A caliphate (Arabic: خِلافة khilāfah) is an Islamic state under the leadership of an Islamic steward with the title of caliph (/ˈkælɪf, ˈkeɪ-/; Arabic: خَليفة khalīfah, pronunciation (help·info)), a person considered a religious successor to the Islamic prophet Muhammad and a leader of the entire ummah (community). Historically, the caliphates were polities based in Islam which developed into multi-ethnic trans-national empires. During the medieval period, three major caliphates succeeded each other: the Rashidun Caliphate (632–661), the Umayyad Caliphate (661–750) and the Abbasid Caliphate (750–1258). In the fourth major caliphate, the Ottoman Caliphate, the rulers of the Ottoman Empire claimed caliphal authority from 1517. During the history of Islam, a few other Muslim states, almost all hereditary monarchies, have claimed to be caliphates.
Prior to the rise of Muhammad and the unification of the tribes of Arabia under Islam, Arabs followed a pre-Islamic Arab polytheism, lived as self-governing sedentary and nomadic communities, and often raided their neighbouring tribes. Following the early Muslim conquests of the Arabian Peninsula, the region became unified and most of the tribes adopted Islam.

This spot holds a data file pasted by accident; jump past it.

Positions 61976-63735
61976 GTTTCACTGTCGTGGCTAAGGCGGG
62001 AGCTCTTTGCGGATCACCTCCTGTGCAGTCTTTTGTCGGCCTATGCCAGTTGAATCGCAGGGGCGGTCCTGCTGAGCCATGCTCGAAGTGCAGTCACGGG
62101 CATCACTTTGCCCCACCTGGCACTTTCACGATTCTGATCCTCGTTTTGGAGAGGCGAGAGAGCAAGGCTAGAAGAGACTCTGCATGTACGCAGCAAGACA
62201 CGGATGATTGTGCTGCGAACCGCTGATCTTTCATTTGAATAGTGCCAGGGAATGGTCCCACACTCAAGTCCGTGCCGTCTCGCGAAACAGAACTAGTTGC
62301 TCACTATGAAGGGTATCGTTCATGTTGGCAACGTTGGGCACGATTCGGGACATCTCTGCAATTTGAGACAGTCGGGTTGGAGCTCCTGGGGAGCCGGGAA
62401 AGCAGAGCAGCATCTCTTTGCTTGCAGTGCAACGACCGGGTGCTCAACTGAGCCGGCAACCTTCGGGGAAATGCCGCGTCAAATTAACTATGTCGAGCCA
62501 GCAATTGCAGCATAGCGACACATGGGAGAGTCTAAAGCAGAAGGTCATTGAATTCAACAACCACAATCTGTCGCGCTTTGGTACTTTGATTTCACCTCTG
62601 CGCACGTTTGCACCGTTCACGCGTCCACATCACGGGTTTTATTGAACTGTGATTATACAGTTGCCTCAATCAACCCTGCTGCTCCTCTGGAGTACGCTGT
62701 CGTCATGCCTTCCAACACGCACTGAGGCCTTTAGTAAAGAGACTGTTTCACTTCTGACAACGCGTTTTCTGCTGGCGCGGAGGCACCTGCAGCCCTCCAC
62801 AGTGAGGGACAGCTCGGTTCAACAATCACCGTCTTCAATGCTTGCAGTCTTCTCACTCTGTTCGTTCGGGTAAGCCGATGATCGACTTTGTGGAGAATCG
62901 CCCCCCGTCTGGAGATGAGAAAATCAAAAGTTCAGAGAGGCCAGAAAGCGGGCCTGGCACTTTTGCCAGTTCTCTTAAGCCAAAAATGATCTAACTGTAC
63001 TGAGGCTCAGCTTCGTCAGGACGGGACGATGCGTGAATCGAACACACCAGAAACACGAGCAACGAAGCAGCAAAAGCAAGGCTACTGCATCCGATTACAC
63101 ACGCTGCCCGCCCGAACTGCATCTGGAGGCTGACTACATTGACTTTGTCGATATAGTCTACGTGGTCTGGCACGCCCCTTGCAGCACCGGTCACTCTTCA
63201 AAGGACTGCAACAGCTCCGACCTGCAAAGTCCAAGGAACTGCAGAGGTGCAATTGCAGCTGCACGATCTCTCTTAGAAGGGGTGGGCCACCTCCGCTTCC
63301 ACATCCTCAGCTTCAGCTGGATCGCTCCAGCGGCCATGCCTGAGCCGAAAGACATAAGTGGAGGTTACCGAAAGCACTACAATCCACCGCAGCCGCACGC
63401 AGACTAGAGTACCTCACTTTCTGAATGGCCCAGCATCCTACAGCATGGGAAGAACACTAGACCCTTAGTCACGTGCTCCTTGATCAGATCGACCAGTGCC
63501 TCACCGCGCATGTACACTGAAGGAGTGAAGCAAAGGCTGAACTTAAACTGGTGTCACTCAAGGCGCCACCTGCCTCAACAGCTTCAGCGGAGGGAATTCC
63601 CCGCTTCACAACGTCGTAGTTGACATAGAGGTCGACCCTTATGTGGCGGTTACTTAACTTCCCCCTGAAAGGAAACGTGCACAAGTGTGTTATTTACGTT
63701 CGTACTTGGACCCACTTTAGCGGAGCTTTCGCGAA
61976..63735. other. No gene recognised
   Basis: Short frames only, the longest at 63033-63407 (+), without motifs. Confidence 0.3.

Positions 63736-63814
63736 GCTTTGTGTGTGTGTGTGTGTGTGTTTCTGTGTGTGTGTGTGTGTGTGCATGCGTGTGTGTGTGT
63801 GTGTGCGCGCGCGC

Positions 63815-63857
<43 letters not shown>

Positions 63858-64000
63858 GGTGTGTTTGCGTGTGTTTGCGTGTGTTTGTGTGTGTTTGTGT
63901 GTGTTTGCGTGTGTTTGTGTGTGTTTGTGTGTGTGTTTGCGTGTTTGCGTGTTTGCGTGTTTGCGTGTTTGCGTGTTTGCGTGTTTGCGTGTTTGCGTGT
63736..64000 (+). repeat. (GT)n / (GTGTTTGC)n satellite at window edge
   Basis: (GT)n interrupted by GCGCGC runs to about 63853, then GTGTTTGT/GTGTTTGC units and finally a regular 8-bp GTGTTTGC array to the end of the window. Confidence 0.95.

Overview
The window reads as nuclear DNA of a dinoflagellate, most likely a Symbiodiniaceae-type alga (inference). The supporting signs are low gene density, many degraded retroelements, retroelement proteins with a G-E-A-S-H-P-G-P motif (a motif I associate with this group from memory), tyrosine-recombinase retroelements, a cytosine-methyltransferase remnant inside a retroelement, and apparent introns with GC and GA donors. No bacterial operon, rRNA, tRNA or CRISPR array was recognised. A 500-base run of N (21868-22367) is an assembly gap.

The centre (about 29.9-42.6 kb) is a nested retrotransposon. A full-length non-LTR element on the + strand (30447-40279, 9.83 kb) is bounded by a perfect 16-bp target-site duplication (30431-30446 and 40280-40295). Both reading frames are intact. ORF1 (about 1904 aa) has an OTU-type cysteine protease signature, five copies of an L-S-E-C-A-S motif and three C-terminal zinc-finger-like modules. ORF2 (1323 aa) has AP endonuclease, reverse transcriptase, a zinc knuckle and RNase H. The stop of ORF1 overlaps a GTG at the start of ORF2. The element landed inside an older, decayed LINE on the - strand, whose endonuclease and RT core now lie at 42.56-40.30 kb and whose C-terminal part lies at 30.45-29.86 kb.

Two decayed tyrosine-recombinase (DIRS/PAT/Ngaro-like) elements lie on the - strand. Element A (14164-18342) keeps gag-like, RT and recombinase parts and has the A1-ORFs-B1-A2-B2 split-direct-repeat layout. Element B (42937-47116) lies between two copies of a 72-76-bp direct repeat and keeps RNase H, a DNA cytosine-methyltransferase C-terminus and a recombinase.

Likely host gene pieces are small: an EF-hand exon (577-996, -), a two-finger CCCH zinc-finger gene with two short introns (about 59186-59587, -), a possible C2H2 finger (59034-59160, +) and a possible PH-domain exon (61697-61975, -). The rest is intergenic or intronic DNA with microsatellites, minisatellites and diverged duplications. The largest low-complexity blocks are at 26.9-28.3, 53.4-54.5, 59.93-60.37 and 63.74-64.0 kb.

The first caliphate, the Rashidun Caliphate, was established immediately after Muhammad's death in 632. The four Rashidun caliphs, who directly succeeded Muhammad as leaders of the Muslim community, were chosen through shura, a process of community consultation that some consider to be an early form of Islamic democracy. The fourth caliph, Ali, who, unlike the prior three, was from the same clan as Muhammad (Banu Hashim), is considered by Shia Muslims to be the first rightful caliph and Imam after Muhammad. Ali reigned during the First Fitna (656–661), a civil war between supporters of Ali and supporters of the assassinated previous caliph, Uthman, from Banu Umayya, as well as rebels in Egypt; the war led to the establishment of the Umayyad Caliphate under Muawiyah I in 661.
The second caliphate, the Umayyad Caliphate, was ruled by Banu Umayya, a Meccan clan descended from Umayya ibn Abd Shams. The caliphate continued the Arab conquests, incorporating the Caucasus, Transoxiana, Sindh, the Maghreb and the Iberian Peninsula (Al-Andalus) into the Muslim world. The caliphate had considerable acceptance of the Christians within its territory, necessitated by their large numbers, especially in the region of Syria. Following the Abbasid Revolution from 746–750, which primarily arose from non-Arab Muslim disenfranchisement, the Abbasid Caliphate was established in 750.